Vintage Airline Seat Map: United Airlines Boeing 747-100 (1998)

Here’s the last Vintage Airline Seat Map of 2012 – a high-density United Airlines Boeing 747-100 seen flying the skies in 1998. I was working for United at the time and recall it primarily doing turns from Chicago to Honolulu and back as UA1/UA2.

I had the pleasure of flying this configuration once from Chicago to Seattle in 1996. And as it so happened I was on N4724U, which was the same aircraft as flight 811 from Honolulu to Auckland on February 24, 1989 where sadly 9 passengers died as a result of a cargo door failure. Its registration at that time was N4713U.

First class offered 42 seats, 16 of which were upstairs. The row of six coach seats behind row 10 was used for crew rest, if I recall correctly. I’m a big fan of the nose of the 747, so you’d find me in row 2 or 3 up front. In 1996, I was in coach seat 46K. But I’d be keener on those two-seaters up in rows 19-21 if this bird were flying today.

Where would you sit?

a diagram of a plane seat

Related posts:

Top 10 Viewed Vintage Airline Seat Maps

United Airlines Boeing 747-100 w/Upstairs Lounge (1979)

United Airlines Boeing 747-SP

American Airlines Boeing 747-100


    • @Tom: Those were the days!
      @downhillcrasher: Oddly, I don’t recall feeling cramped on this bird, though yes… it was quite packed. And unfortunately that solo “looking” seat in F was a credenza. 🙁

  1. I think the current -400 is rough (at least in Y), this plane looks downright brutal, especially with no E+.

  2. Also, I think I would try for that solo seat in row 4. It reminds me of the ‘Captain Kirk’ chair on AA 762s.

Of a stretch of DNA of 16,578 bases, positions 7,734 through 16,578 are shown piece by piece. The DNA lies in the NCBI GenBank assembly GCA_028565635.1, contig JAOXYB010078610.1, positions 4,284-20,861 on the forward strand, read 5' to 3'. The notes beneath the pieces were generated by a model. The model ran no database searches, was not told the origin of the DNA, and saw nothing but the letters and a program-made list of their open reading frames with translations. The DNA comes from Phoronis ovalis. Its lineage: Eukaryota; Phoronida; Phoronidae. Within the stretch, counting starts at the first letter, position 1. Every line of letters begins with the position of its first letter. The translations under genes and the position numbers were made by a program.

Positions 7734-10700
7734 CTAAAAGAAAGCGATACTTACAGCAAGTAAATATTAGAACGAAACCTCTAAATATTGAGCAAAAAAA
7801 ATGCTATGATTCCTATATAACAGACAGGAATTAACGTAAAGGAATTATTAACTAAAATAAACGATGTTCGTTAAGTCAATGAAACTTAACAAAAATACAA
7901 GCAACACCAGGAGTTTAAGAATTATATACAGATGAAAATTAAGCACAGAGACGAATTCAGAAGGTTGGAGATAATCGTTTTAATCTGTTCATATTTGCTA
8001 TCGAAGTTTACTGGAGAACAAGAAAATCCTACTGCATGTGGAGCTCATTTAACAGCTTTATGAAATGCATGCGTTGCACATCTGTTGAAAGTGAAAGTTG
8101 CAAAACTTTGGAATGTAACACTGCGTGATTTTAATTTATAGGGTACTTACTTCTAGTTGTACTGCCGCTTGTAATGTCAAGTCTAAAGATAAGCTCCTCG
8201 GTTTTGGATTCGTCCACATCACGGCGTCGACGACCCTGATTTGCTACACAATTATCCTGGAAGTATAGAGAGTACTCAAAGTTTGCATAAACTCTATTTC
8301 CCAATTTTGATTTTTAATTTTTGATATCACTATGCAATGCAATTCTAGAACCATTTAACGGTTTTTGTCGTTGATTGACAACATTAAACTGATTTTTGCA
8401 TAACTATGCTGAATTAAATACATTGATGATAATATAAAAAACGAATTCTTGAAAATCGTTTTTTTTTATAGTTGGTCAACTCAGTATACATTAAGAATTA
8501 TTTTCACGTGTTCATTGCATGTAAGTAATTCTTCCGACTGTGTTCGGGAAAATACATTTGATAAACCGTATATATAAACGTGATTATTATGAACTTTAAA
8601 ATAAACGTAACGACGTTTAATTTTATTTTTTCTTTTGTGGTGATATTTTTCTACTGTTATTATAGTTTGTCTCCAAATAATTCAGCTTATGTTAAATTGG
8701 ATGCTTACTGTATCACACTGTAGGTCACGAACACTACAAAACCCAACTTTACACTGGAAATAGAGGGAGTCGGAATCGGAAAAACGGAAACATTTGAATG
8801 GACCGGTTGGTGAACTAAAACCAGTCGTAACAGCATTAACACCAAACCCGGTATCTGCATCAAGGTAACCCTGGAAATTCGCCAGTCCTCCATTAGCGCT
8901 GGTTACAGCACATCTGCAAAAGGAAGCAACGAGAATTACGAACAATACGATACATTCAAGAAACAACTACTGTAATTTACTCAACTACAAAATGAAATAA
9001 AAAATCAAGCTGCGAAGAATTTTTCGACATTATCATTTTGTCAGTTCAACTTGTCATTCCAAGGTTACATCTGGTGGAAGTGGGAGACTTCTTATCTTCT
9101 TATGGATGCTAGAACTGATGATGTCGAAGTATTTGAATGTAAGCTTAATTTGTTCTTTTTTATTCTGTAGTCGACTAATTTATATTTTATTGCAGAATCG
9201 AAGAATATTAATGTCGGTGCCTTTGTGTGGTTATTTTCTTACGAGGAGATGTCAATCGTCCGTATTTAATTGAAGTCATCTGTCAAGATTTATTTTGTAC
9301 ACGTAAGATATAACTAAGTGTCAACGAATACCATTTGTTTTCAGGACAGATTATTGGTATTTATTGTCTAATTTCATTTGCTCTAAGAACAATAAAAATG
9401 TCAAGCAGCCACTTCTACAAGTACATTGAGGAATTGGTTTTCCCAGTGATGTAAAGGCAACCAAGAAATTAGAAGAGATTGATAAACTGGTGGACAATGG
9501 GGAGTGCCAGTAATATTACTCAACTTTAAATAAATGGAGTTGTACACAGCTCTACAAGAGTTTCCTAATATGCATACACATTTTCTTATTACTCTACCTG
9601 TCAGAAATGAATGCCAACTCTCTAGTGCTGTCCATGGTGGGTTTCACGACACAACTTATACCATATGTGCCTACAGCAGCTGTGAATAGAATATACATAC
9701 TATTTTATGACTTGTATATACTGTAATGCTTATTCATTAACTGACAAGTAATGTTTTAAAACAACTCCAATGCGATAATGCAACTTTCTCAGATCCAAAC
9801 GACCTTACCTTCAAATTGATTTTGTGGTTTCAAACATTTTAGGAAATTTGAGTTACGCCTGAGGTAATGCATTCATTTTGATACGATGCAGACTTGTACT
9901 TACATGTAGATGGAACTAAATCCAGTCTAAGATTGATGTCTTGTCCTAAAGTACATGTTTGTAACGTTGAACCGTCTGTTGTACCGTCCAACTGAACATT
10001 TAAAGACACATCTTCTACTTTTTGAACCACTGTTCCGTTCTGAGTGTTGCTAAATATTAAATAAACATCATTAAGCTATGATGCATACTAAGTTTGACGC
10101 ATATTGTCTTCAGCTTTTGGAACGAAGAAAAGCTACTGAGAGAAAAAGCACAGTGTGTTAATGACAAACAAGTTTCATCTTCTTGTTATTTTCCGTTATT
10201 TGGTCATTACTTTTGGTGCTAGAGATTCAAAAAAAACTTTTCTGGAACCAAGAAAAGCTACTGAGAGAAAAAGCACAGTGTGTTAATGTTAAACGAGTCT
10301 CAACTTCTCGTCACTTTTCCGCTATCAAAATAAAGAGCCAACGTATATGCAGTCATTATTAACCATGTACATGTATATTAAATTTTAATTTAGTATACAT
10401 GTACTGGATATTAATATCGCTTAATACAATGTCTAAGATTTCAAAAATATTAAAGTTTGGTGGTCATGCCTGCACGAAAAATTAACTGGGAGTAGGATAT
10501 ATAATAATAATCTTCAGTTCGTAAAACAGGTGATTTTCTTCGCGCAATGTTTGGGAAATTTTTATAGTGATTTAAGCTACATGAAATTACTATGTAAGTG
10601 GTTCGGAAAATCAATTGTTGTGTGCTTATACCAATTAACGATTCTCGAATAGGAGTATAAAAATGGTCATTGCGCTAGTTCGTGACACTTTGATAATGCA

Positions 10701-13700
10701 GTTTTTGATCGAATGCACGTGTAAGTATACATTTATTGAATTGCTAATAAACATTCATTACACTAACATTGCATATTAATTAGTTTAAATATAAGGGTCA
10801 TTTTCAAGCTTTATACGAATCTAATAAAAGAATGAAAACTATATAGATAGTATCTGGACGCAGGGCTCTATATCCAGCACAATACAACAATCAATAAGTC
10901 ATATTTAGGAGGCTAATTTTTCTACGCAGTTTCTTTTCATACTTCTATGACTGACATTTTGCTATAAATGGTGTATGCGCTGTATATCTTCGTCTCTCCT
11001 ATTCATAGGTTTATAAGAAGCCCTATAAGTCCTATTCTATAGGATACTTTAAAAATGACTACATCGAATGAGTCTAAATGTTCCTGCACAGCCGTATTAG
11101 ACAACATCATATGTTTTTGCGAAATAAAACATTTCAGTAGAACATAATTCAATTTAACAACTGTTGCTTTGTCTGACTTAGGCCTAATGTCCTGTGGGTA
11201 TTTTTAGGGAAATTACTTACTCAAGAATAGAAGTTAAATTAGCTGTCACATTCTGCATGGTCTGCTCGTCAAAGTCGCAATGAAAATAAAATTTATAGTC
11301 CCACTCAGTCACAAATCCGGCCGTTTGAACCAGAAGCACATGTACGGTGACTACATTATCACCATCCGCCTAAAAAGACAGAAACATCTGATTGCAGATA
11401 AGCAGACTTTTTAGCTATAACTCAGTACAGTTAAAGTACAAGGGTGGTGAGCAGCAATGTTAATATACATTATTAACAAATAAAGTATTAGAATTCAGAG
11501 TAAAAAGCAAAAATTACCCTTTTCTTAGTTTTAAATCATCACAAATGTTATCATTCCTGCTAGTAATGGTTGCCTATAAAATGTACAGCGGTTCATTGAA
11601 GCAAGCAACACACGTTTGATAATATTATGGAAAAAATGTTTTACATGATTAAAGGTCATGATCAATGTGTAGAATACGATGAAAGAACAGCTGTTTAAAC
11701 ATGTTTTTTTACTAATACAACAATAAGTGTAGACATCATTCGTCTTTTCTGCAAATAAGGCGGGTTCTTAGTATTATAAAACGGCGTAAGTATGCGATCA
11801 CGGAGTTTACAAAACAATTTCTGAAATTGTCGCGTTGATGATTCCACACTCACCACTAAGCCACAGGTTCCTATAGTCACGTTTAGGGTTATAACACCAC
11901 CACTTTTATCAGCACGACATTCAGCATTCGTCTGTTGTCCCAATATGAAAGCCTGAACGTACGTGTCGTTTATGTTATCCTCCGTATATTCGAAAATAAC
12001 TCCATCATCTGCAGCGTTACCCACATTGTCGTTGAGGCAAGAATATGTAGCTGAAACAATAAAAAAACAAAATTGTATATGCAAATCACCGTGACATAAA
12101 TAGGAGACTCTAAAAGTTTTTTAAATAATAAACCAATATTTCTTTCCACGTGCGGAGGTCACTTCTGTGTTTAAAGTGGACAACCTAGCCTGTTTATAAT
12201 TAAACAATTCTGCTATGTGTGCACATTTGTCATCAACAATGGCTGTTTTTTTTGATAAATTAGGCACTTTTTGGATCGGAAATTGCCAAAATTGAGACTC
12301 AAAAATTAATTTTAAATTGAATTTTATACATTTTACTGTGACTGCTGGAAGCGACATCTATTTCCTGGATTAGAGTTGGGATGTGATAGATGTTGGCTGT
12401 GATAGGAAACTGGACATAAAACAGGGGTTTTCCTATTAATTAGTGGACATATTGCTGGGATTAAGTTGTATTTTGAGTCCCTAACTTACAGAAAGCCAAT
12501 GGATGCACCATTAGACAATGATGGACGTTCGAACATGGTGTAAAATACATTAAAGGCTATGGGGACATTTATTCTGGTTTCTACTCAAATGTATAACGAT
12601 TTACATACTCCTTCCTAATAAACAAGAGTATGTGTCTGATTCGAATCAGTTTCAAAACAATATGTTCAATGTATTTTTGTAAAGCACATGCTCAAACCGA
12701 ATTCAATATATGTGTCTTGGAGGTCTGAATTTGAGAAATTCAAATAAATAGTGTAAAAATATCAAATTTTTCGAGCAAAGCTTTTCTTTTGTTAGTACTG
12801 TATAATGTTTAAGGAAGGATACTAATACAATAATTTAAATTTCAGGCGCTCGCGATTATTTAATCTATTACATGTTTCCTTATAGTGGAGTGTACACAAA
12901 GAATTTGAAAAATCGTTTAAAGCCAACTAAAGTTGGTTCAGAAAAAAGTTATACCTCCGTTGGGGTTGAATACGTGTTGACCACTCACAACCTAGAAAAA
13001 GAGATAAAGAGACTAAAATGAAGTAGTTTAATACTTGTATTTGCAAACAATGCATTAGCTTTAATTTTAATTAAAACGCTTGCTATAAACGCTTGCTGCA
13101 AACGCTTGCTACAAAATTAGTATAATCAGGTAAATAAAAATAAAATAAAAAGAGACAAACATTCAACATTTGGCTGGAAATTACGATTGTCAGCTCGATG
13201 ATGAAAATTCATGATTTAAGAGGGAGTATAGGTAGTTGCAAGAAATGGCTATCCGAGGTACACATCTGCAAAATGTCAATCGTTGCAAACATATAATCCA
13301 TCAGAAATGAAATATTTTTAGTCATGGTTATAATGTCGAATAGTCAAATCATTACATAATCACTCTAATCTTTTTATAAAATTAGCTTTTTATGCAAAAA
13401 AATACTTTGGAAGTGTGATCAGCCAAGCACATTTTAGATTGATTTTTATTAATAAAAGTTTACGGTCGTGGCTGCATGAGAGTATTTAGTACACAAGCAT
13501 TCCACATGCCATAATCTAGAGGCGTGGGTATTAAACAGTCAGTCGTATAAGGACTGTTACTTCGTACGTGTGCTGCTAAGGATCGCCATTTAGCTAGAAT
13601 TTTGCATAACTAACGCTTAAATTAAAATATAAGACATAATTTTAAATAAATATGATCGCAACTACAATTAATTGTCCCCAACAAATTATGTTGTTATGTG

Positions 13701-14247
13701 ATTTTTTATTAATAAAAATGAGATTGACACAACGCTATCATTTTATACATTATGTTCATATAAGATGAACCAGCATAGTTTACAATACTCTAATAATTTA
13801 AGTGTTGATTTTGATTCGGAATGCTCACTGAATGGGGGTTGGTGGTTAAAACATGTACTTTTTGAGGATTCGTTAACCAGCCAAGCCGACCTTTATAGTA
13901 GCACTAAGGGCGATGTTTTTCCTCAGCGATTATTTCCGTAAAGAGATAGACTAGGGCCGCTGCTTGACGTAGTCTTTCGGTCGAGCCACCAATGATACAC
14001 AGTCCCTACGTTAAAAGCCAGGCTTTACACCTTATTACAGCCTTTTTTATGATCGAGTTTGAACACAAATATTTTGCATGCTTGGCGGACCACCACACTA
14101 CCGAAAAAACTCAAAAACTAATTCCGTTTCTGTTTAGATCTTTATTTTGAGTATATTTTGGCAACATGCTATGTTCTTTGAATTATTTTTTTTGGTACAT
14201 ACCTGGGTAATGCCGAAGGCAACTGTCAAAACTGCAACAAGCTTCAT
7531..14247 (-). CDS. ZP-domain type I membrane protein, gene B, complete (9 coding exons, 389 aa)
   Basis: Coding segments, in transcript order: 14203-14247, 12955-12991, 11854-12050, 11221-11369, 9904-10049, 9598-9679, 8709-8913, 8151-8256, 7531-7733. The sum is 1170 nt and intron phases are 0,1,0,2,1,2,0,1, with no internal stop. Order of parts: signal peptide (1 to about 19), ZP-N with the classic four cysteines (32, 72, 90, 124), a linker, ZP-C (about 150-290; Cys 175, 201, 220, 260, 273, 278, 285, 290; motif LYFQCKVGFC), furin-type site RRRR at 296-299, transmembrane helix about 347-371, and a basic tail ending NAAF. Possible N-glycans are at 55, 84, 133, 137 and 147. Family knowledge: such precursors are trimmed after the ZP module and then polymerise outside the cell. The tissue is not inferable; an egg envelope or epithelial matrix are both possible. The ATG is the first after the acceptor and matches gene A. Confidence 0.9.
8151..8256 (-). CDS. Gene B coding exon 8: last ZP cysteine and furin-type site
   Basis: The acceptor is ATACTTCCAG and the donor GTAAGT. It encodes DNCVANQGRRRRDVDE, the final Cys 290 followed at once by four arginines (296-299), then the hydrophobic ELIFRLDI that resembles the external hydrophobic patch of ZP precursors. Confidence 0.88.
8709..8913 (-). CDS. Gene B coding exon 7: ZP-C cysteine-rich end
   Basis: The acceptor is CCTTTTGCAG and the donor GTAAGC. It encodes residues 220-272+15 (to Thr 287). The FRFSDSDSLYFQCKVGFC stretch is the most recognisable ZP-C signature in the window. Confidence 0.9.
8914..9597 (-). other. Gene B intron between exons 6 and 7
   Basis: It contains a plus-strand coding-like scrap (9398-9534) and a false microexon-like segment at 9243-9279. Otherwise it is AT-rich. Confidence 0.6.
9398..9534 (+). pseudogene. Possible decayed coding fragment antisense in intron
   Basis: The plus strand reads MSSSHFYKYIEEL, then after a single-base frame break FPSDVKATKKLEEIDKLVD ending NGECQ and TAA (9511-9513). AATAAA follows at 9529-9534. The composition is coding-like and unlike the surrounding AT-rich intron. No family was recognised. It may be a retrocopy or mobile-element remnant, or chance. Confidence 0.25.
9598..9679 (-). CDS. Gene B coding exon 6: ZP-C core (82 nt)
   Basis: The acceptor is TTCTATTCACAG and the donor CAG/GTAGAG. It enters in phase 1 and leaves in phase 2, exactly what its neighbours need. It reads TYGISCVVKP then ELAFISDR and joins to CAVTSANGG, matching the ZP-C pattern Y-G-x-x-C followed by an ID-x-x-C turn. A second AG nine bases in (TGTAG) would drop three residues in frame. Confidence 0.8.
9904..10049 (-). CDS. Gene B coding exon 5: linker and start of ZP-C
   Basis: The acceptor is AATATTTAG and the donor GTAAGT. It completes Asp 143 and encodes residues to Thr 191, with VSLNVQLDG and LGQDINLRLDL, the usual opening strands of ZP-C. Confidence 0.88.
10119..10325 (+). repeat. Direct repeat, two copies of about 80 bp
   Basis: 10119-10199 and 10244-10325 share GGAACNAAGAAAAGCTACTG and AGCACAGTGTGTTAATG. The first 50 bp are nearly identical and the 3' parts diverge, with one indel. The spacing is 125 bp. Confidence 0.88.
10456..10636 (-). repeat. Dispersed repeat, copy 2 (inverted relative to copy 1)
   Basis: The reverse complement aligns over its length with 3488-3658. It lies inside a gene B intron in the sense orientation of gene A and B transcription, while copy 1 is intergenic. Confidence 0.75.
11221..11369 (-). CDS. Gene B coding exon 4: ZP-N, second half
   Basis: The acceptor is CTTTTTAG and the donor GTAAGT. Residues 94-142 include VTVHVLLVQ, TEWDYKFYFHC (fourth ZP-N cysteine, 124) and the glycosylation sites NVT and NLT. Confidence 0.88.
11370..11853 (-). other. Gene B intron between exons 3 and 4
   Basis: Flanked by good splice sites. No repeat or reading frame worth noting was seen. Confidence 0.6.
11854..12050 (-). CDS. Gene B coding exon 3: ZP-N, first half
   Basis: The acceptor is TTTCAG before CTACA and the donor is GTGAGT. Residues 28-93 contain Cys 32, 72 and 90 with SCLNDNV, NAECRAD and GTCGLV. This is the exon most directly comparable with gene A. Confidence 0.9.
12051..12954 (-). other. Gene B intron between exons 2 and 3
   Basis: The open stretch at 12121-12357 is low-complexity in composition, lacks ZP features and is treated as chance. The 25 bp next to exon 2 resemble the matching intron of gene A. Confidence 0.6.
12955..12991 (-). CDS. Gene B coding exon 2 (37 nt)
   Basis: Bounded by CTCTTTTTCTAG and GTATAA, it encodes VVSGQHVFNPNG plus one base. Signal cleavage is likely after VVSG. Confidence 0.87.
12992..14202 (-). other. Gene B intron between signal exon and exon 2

3. The “-100” appears too many times to be a typo. If UA really was flying this 747-100 as late as 1998, and yes, I believe you, they darn sure got their money out of that hunk of metal, three flight crew and all. The coach configuration of 3-4-3 for a Chicago-Honolulu “Sunshine Flight” (seat pitch measured in millimeters?) must have been a real joy – not. My only personal experience on a real 747-100 was Paris-Chicago RT in Air France, in late ’72. That too would have been hell, but I spent most of both legs in the cockpit jump seat, an arrangement (don’t ask) that could not happen today. I know there are a few 747-100s still flying as freighters; I wonder if any still haul self-loading freight. Nice airplanes, but VERY old.

    • @Cook: Yeah, they were indeed flying the 747-122 in 1998. It was certainly a hunk of metal.I had unlimited cockpit jumpseat passes in 1993 as an intern, but never flew this bird in the flight deck, I wish I would have. Would have been a fun experience.

  4. Sorry but I have to correct you that UA 1/2 wasn’t for ORD-HNL in 1998, it was UA 43/44 using DC10 not 741. UA 1/2 at the time was used for the signature RTW LAX-HKG-DEL-LHR-JFK-LAX. UA 1/2 didn’t apply to ORD-HNL not til RTW cancel after 9/11/2001. UA ordered 6 of those non-ER 2 class domestic 777 (25xx) just to fly to Hawaii to replace DC10 around 2000. The 741 was used for SFO-HNL and LAX-HNL.

  5. Correction: RTW cancel around 1999, but UA kept 1/2 for the partial RTW routing JFK-LAX-HKG-BKK til after 9/11/2001 when LAX-HKG cancelled. However, UA 1/2 wasn’t supsquently put to use for ORD-HNL, the nonstop was actually suspended for a few years.

  6. Interesting, noting the row of what appears to be coach seats on the upper deck, unlabeled. Wonder if they were for deadheaders?

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